Guns N’ Roses’ sprawling Use Your Illusion double LP is full of Rose’s venomous, paranoid screeds, but nowhere are the inner workings of his tattered psyche on better display than “Don’t Damn Me.” The song reads as a response to critics who denounced his racist, homophobic tirades on Lies‘ “One in a Million,” as Rose proclaims, “So I send this song to the offended / I said what I meant and I’ve never pretended.” Musically it runs the gamut, as Slash’s metallic riffs segue into a half-speed, pseudo-psychedelic bridge full of trippy, multitracked vocals. Rose also grapples with his rock-god status as he implores, “Don’t hail me and don’t idolize the ink” — a sentiment that would be amplified as the frontman retreated from the spotlight in the coming years.
From: Use Your Illusion II (1991)
This aptly named funk-rock epic is one of the most ambitious — and rarely played — songs in Guns N’ Roses’ oeuvre. Matt Sorum and Duff McKagan‘s indelible drum-and-bass groove goes pound-for-pound against “Rocket Queen” as the band’s best, while Slash could slice through glass with his knotty riffing and whirlwind solos. “Locomotive” nearly derails in its gnarled choruses before righting itself and barreling ahead like a freight train in the verses. Meanwhile, Rose’s tale of a shattered relationship is fraught with grief, anger, regret, loneliness and — as the song reaches its breathtaking, “Layla”-esque coda — tired resignation.
From: “The Spaghetti Incident?” (1993)
GN’R fans should have expected that even the group’s punk-rock covers album would be a sprawling, multi-genre affair incorporating doo-wop (the Skyliners’ “Since I Don’t Have You”), glam-rock (T. Rex‘s “Buick Makane”) and … Charles Manson (hidden track “Look at Your Game, Girl”). But on their rendition of the New York Dolls‘ “Human Being,” Guns N’ Roses properly returned to their gutter-punk roots and delivered one of the most exhilarating performances of their career. Rose belts, coos and screams with gleeful abandon, while Slash’s bluesy leads fill the space between supersized power chords and rollicking piano riffs. The nearly seven-minute track never loses steam, and it earns every second of its bombastic trash can ending. On “Human Being,” Guns N’ Roses reminded listeners that punk could be reckless and virtuosic.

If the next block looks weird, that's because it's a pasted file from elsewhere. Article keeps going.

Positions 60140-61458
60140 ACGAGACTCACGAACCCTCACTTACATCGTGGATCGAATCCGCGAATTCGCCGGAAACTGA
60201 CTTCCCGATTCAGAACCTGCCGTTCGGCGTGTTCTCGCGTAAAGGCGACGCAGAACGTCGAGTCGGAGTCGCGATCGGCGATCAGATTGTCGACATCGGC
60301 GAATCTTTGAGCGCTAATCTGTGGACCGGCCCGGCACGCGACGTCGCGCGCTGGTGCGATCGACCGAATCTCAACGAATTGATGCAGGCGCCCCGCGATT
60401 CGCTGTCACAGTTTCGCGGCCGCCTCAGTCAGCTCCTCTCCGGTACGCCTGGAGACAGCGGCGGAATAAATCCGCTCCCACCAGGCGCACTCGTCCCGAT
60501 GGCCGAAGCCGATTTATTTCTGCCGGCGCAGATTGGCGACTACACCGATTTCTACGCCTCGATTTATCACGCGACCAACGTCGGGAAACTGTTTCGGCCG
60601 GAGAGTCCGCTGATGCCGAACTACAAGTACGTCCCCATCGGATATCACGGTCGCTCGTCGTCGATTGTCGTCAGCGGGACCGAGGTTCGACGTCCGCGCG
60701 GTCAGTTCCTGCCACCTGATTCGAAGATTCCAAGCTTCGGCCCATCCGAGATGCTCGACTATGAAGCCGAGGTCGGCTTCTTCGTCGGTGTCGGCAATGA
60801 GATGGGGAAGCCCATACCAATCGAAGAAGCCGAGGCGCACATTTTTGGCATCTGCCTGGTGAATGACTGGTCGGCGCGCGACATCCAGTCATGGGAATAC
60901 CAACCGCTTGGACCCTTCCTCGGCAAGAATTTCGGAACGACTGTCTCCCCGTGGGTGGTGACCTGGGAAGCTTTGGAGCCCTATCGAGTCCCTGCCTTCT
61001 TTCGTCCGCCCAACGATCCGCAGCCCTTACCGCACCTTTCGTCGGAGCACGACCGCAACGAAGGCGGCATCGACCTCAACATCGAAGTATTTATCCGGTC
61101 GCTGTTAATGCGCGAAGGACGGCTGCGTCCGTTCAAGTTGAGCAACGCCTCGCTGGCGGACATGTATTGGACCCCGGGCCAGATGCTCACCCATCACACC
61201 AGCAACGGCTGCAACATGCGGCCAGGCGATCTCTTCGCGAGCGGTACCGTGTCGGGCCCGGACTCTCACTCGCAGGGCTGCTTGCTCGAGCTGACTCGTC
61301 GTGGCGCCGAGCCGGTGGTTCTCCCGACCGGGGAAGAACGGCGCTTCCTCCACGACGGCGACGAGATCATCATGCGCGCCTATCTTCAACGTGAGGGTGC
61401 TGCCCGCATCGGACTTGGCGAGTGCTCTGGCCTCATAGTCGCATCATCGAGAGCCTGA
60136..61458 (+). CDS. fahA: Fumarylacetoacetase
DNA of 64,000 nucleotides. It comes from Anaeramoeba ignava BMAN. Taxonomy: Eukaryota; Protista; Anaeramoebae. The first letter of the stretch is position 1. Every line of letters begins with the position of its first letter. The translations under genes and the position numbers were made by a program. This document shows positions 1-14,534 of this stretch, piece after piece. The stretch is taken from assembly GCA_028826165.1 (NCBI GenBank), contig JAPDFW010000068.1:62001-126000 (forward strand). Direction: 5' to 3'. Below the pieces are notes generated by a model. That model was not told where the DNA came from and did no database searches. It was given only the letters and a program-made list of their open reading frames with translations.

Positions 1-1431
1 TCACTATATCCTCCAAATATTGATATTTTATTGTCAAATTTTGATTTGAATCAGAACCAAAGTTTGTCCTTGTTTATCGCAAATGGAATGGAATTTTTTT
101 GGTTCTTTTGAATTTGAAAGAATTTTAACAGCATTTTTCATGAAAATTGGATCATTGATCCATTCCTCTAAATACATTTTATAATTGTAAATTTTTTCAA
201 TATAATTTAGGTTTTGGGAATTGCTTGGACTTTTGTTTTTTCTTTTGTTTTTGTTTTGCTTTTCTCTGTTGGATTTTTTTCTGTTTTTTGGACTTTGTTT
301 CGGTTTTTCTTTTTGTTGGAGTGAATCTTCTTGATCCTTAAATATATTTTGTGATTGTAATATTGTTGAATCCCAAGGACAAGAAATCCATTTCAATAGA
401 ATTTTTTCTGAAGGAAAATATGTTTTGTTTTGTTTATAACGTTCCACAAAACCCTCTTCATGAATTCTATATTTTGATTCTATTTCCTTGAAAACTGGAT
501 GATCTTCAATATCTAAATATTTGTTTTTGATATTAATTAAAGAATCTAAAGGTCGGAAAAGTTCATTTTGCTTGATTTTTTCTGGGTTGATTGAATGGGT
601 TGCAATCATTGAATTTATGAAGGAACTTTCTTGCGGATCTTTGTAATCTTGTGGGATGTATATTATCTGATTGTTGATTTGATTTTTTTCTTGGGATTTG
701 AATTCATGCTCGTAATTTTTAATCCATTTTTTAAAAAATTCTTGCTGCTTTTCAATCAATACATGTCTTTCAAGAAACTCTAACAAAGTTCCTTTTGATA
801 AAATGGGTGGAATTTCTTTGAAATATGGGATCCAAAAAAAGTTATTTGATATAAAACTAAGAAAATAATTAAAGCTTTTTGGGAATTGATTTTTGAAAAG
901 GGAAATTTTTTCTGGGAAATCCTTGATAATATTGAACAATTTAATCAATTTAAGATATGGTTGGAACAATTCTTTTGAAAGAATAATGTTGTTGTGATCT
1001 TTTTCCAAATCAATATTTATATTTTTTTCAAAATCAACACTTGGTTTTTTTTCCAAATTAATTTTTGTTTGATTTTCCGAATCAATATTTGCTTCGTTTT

“There Was a Time”
From: Chinese Democracy (2008)
Perhaps Chinese Democracy was always doomed to fail. Fourteen years, $13 million and a seemingly endless supply of vitriol toward his ex-bandmates was simply too much baggage for fans to divorce from the music on Axl Rose’s embattled opus. Shame, too, because at its best, Chinese Democracy recaptures the metallic thunder and epic grandeur of GN’R’s heyday. Just check out album centerpiece “There Was a Time,” a mesmerizing cocktail of minimalist hip-hop beats, lush string arrangements, transcendent guitar solos and some of Rose’s most ear-piercing, tortured screams — sometimes happening all at once. It’s a spectacular artistic achievement on par with classic GN’R epics like “Estranged” and “November Rain,” and it proved that, for at least seven minutes, Chinese Democracy was worth its agonizing wait.